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The first thing we talk about is the pipe itself: how big is it, how smooth and how straight? It's obvious to most people that the bigger the pipe, the more water that you can move through it. What's not so obvious is how dramatic this is. For example, changing the pipe diameter from 1/2-inch to 3/4-inch makes a very large difference. Many would say that a 3/4 -inch pipe is 50 percent larger than a 1/2 -inch pipe, and you should be able to get 50 percent more water through it. Actually, a 3/4 -inch diameter pipe is

225 percent

of a 1/2-inch diameter pipe in cross-sectional area! If you're keen, you can do the math. The area of a circle is pi x r 2 . Pi is roughly 3.14. The radius of a 1/2 -inch diameter pipe is roughly 1/4-inch. The radius of a 3/4-inch diameter pipe is roughly 3/8 -inch.

In practice, the difference is even more dramatic than the cross-sectional area would suggest. If you consider 100 feet of 1/2 -inch diameter pipe, you will lose 10 psi of pressure running

3.5 gallons per minute

through the pipe. For 3/4-inch diameter pipe, you will lose 10 psi when you flow

9.4 gallons

per minute through it. The cross-sectional area of a 3/4 -inch pipe is 225 percent of a 1/2 -inch pipe, but the

flow

through a 3/4 -inch diameter pipe is 270 percent of the flow of a 1/2 -inch pipe with the same pressure loss!

We now have a pretty good sense of how important pipe diameter is. This should give you some appreciation to how little water flows through rusted galvanized steel pipes, for example. Not only does the surface become considerably rougher, which reduces flow (or increases pressure loss due to friction, whichever way you think of it) but it also reduces the pipe diameter. This dramatically reduces the ability of the pipe to move water. The profile or curve of a faucet fed by rusted galvanized steel piping, for example, becomes steeper with time. Homeowners become less and less happy with the rate of flow available at any given pressure.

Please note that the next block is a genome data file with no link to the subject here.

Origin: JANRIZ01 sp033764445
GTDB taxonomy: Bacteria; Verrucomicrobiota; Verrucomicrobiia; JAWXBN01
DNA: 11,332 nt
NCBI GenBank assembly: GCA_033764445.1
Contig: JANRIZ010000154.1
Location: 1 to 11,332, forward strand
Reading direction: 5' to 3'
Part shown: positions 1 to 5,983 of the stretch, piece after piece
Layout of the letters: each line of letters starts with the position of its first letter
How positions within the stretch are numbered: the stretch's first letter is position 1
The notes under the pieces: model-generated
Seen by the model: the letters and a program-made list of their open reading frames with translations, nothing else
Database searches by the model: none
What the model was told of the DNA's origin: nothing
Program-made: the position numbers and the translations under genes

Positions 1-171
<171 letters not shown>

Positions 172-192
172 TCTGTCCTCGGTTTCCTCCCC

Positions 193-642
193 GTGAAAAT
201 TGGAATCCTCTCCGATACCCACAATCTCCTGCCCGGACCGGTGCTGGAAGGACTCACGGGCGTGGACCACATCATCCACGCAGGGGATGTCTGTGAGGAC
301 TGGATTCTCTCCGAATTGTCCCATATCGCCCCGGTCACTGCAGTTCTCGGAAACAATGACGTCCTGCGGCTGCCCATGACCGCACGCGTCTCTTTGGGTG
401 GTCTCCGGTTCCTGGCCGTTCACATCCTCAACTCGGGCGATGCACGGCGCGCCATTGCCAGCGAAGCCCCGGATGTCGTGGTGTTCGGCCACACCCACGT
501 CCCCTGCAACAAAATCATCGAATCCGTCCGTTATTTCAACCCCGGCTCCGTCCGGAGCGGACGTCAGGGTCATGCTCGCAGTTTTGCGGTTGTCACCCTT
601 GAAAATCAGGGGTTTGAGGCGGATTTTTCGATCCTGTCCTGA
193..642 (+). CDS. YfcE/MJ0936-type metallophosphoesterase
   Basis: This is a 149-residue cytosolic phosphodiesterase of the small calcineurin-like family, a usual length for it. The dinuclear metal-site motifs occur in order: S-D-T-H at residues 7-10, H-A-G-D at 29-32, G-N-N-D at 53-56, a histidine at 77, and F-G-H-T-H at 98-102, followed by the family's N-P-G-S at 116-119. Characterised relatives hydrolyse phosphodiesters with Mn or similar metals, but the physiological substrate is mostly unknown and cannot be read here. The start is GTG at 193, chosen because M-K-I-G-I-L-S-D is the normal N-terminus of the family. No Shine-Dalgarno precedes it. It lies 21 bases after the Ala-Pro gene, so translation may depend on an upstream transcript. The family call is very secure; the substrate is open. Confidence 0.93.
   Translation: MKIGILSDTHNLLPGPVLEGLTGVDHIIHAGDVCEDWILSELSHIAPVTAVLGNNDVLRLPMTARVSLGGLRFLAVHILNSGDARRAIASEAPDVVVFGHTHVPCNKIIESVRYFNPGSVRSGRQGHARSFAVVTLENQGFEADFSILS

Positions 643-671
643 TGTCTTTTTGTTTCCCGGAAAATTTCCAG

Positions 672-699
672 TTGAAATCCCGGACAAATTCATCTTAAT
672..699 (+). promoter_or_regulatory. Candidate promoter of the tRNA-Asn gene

Changing any piece of pipe along that 100-foot length will help. Since pressure is lost pushing water past every inch of pipe along the way, if we only changed half the pipe to 3/4-inch, we would still enjoy a benefit. For example, if we wanted to flow 6.5 gallons of water through 100 feet of 1/2 -inch diameter pipe, we might lose 30 psi.

If we started with 60 psi at the beginning of the pipe, we'd end up with 30 psi at the end of the pipe. If we put a gauge at the 50-foot mark, it would read approximately 45 psi because we'd lose 15 psi along the way. (Again, 6.5 gallons per minute would be flowing past any point along the pipe.)

Now, if we changed the first 50 feet of that pipe from 1/2 -inch to 3/4-inch, we would be much better off. Instead of losing 15 psi through that 50 feet, we'd lose about 3 psi. If we started with 60 psi, we'd still have 57 psi at the 50-foot mark. From that point on, we'd lose 15 psi again, yielding 42 psi at the tap, instead of the 30 psi we got earlier. We're better off than before, even though we didn't change all of the pipe.

A lot of people think you have to change the

upstream

(first) section of pipe to avoid a bottleneck problem. Let's try it the other way. If we changed the last 50 feet from 1/2 -inch diameter to 3/4 -inch, what would happen? The first 50 feet of pipe would look like it did originally. If we started with 60 psi and flowed the same amount of water, we would lose 15 psi. A gauge at the 50-foot mark would read 45 psi. Now, if we changed the last 50 feet of pipe to 3/4 -inch we'll only lose 3 psi through that part. The result at the tap is going to be the same flow (about 6.5 gpm) with 42 psi. As you can see, it doesn't make any difference whether we replace the upstream or downstream section of pipe!

People sometimes tell us that it doesn't make sense to change the piping inside the house until the pipe from the street to the house is replaced. We've just shown that that is not true. Increasing any piece of pipe in the entire system will improve the water supply. The more pipe we change, the better it gets.